But Volvo wants to keep all its options open. For its third concept, the company is experimenting with a sensor system that reads magnetic fields generated by magnets implanted in the roadway.

Early testing used neodymium magnets 0.78 inches in diameter by 0.39 inches thick, and ferrite magnets 1.18 inches in diameter by 0.2 inches thick encased in plastic tubes buried vertically into the roadway close to the surface, spaced about 1 yard apart. Onboard computers could calculate the car’s position to within 4 inches when traveling below 45 mph.

Later tests using magnets glued to the surface of the roadway produced even better results while managing to control the vehicle at speeds exceeding 90 mph. Not only is this system more reliable at higher speeds, it is also much less costly to install and maintain.

Its Un-magnetic Price Tag

Unfortunately, even that cheaper on-surface configuration is likely to be too pricey. By the company’s estimates, upgrading an already existing highway with the quantity of magnets required would cost some $39,275 per mile of roadway just two lanes wide.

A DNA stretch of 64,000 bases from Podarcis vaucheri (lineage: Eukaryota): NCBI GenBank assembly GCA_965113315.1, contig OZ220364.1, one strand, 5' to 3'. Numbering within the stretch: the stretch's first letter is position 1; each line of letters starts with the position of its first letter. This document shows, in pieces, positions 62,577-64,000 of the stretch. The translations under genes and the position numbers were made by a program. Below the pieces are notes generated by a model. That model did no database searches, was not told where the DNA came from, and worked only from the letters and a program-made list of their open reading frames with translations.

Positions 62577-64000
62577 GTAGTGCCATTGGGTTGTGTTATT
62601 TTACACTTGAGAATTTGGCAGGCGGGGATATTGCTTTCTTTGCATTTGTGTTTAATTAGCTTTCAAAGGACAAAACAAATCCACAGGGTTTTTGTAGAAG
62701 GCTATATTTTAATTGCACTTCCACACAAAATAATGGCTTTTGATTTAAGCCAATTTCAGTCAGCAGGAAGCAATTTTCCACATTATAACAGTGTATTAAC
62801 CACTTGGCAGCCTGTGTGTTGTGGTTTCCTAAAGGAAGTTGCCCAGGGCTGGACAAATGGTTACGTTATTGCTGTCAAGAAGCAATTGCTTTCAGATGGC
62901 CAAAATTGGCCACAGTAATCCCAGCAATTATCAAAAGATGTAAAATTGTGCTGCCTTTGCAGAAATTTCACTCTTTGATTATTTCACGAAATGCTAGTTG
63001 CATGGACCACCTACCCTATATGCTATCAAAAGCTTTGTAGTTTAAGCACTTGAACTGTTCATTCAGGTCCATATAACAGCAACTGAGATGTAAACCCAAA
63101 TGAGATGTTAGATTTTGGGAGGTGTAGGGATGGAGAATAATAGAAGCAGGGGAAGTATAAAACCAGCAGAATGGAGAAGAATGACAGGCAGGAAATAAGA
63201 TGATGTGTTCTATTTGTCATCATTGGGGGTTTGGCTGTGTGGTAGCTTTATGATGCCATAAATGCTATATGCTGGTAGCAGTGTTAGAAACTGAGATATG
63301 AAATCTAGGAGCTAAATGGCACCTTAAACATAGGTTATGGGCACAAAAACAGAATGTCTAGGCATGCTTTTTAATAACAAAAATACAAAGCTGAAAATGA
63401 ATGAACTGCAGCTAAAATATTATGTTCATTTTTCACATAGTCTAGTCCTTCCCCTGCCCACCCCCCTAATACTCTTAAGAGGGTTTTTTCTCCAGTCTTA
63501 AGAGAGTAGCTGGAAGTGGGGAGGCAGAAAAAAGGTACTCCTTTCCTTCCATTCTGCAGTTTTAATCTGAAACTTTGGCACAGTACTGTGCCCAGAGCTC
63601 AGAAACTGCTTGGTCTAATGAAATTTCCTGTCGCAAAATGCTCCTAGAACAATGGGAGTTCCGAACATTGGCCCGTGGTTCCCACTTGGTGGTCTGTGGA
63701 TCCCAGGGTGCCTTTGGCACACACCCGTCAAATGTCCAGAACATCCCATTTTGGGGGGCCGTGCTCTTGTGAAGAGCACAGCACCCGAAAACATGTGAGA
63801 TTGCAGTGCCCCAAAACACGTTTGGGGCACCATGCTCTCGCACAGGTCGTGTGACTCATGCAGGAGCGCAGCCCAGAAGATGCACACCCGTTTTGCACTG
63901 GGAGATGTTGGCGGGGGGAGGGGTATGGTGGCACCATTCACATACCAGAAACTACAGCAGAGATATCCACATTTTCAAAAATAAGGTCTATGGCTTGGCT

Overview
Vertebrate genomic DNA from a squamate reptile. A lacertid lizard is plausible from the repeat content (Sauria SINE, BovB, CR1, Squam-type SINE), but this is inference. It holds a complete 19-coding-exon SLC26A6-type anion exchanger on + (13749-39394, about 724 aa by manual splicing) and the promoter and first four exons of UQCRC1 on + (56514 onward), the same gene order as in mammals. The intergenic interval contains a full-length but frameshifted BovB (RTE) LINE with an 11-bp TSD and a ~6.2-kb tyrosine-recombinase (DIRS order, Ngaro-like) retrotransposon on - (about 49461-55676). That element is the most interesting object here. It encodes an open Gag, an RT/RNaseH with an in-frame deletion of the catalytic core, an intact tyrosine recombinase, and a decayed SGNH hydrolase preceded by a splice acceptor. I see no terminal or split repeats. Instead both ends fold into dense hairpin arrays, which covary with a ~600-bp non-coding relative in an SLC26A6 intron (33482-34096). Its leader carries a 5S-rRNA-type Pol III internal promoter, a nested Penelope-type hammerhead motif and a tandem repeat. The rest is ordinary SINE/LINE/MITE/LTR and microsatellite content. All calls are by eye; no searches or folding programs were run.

To put that in perspective, the International City/County Management Association (ICMA) Center for Performance Measurement informs that road rehabilitation expenditures per paved lane mile average $3,867, or $7,734 for two lanes - just for typical roadway maintenance of basic pothole filling and crack sealing.
Volvo is driving up the wrong street if it believes America is going to buy into its magnet system.

The currently deplorable condition of America’s highway infrastructure has long been publicized, with the underfunding of roadway maintenance long criticized. If the government can’t even allocate a mere $7 to $8 thousand per mile to fixing its crumbling highways, it will definitely not be spending 5 times that amount installing magnets.